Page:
10 books for a summer field trip
Aug. 19, 2011 at 10:20 PM ET
The right book can open up a whole new world of scientific information.
You don't have to turn your brain off for vacation: A summer break is the perfect time to open a book and let your imagination fly through exotic scientific realms.
The best science books for summer reading are those that take you to another place or time — locales that offer adventure and fun while providing insights into how our cosmos works. And because we're talking about vacation reading, they shouldn't be too weighty or worrisome. There's a time and a place for books like "Superbug," or "Annoying," or "Quantum" — but that may be after you come back from the beach.
Here are 10 recently published books that capture the mix I have in mind for summertime reading: a little science, a little travel, and little or no math required:
- "Almost Chimpanzee: Searching for What Makes Us Human, in Rainforests, Labs, Sanctuaries and Zoos":Considering that this summer's crop of movies includes "Project Nim" and "Rise of the Planet of the Apes," I've got to say this is the season to read Jon Cohen's exploration of the differences that separate us from our closest relatives in the animal world.
- "Boltzmann's Tomb: Travels in Search of Science": Miami University geophysicist Bill Green revisits the scenes of his science, ranging from his boyhood hometown of Pittsburgh to his favorite stomping grounds in Antarctica. Kirkus Reviews: "Green is an exquisite writer, and his fierce focus and mastery of style are reminiscent of the biologist and essayist Lewis Thomas."
- "The Compass of Pleasure: How Our Brains Make Fatty Foods, Orgasm, Exercise, Marijuana, Generosity, Vodka, Learning and Gambling Feel So Good": With a subtitle like that, who needs a book description? NPR's Michael Schaub says the author, Johns Hopkins neuroscientist David Linden, "is incredibly smart, but comes across as the funny, patient professor you wish you'd had in college."
- "Demon Fish: Travels Through the Hidden World of Sharks": If you liked Shark Week, you'll love this book by Washington Post environmental reporter Juliet Eilperin. Who knew that sharks predated the dinosaurs, or that they were revered by the Aztecs a millennium ago, or that they now face their greatest threat ... from us? The University of York's Callum Roberts says Eilperin "draws the reader along easily in a tale rich in color and character."
- "An Empire of Ice: Scott, Shackleton and the Heroic Age of Antarctic Science": Pepperdine historian Edward J. Larson traces the grand adventures and the little-known stories behind the exploration of Earth's most alien continent. Booklist: "Larson succeeds ... by wrapping the science in plenty of dangerous drama to keep readers engaged."
- "On the Origin of Tepees: The Evolution of Ideas (and Ourselves)": English science writer Jonnie Hughes takes a novel approach to the subject of cultural evolution by following Darwinian principles as he travels across the American West. Publishers Weekly: "This ambitious book braids together studies in biology, psychology, history, linguistics, geology and philosophy into an impressively succinct and readable taxonomy of human culture."
- "Physics of the Future: How Science Will Shape Human Destiny and Our Daily Lives by the Year 2100": Well-known physicist Michio Kaku takes you on a tour of the technologies that will change the world over the next century. "The distance between 1900 and today is actually rather small, compared to the distance that we will cover between now and 2100," Kaku told me during an interview in March. Take a test drive by reading this excerpt from the book.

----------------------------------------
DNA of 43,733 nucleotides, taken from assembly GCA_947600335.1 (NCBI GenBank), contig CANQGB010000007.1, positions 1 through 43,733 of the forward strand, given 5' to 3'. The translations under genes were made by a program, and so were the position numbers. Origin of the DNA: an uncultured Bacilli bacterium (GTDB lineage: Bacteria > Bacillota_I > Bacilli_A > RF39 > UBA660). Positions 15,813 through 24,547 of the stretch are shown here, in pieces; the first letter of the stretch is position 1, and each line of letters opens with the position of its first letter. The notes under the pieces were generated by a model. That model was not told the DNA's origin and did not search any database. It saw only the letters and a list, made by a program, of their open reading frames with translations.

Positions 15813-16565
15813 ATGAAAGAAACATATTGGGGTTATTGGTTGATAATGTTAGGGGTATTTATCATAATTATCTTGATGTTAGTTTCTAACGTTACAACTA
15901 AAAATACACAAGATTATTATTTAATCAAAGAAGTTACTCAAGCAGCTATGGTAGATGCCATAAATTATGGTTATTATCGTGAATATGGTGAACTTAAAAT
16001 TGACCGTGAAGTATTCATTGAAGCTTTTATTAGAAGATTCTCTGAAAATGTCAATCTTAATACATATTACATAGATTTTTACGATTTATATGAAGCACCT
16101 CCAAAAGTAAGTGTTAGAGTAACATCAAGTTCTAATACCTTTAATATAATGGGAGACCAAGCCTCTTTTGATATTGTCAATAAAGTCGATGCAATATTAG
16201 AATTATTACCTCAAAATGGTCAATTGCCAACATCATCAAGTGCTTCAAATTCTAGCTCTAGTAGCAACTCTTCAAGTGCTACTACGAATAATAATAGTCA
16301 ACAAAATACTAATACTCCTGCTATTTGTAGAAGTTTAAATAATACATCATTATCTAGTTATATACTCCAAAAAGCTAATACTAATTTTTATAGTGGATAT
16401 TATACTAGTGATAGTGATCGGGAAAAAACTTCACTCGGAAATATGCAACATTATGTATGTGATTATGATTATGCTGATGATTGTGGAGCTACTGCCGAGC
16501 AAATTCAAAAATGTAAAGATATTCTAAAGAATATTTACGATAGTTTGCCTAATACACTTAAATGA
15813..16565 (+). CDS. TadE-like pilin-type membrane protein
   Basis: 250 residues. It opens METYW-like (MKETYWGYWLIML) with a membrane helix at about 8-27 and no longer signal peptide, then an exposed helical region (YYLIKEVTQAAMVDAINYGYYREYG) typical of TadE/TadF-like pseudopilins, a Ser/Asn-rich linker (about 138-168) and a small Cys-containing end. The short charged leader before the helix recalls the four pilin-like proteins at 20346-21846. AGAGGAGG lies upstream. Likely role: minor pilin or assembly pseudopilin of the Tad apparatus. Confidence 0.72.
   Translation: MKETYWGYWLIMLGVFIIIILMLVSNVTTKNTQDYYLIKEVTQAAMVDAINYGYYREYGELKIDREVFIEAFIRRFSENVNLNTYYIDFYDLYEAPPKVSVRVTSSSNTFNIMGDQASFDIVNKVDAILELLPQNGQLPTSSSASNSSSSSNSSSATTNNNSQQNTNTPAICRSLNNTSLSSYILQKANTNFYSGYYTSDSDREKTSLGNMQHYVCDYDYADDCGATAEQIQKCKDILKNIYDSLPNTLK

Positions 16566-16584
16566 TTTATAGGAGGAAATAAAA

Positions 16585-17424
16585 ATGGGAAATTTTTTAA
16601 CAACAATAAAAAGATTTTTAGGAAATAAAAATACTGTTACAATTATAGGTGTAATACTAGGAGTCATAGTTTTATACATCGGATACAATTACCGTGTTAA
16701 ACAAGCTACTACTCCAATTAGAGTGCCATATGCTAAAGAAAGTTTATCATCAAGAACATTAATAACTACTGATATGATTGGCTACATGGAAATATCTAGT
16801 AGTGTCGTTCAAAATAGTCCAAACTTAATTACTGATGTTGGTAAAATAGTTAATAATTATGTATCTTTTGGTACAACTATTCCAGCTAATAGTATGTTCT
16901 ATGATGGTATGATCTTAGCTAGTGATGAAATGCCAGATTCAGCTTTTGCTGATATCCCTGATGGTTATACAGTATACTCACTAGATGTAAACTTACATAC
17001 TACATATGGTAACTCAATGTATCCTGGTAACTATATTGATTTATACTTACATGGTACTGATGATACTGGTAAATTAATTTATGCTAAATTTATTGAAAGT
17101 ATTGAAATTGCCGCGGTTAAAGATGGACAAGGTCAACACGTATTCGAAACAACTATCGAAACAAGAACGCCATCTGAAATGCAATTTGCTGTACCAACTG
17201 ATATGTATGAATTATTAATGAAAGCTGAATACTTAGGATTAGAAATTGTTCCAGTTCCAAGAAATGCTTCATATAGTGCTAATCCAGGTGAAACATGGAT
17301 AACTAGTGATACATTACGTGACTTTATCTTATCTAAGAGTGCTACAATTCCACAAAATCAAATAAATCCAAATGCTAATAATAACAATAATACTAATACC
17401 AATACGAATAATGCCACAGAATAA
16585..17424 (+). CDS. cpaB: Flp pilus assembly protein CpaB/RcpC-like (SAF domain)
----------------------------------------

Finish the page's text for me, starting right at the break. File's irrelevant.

- "Space: From Earth to the Edge of the Universe": This coffee-table book isn't the kind of thing you'd take to the beach, but on a rainy day, it's nice to have it waiting for you on a bookshelf at the cabin. Like most DK books, it's chock-full of pictures and illustrations. The Coalition for Space Exploration's Leonard David says it provides "a picture-perfect look at the origins of human space exploits, current status, and the unknown unknowns awaiting discovery and investigation within the universe at large."
- "Strange New Worlds: The Search for Alien Planets and Life Beyond Our Solar System": This book by the University of Toronto's Ray Jayawardhana provides a far-out field trip to the frontiers of planetary science and exobiology. The SETI Institute's Jill Tarter: "Read this book if you want a picture of how modern astronomy and astrobiology are helping to calibrate our place in the universe."
- "Turn Right at Machu Picchu: Rediscovering the Lost City One Step at a Time": Mark Adams retraces the steps of Yale professor Hiram Bingham III, who is credited with discovering the remote Andean city in 1911. This book is virtually certain to appeal to fans of "The Lost City of Z." The Wall Street Journal: "Mr. Adams deftly weaves together Inca history, Bingham's story and his own less heroic escapade."
This post couldn't come at a better time, because I'll be taking a few days off myself. So what'll I be reading? "Turn Right at Machu Picchu" is definitely on my list, as "The Lost City of Z," "1491" and "Cahokia" were in past years. But for starters, I'm engrossed in something completely different: "A Dance With Dragons," the latest installment of the "Song of Ice and Fire" fantasy series from George R.R. Martin, the guy who's been called "The American Tolkien."
What are you reading? Feel free to pass along your recommendations as a comment below. I'll pick out some of the recommendations to feature when I'm back in office, a little more than a week from now. If I really like your recommendation, I just might send you a free book — maybe one of the volumes on the list above, or maybe a signed copy of my own book, "The Case for Pluto." Until then, here's wishing you happy reading and relaxation!
More book recommendations:
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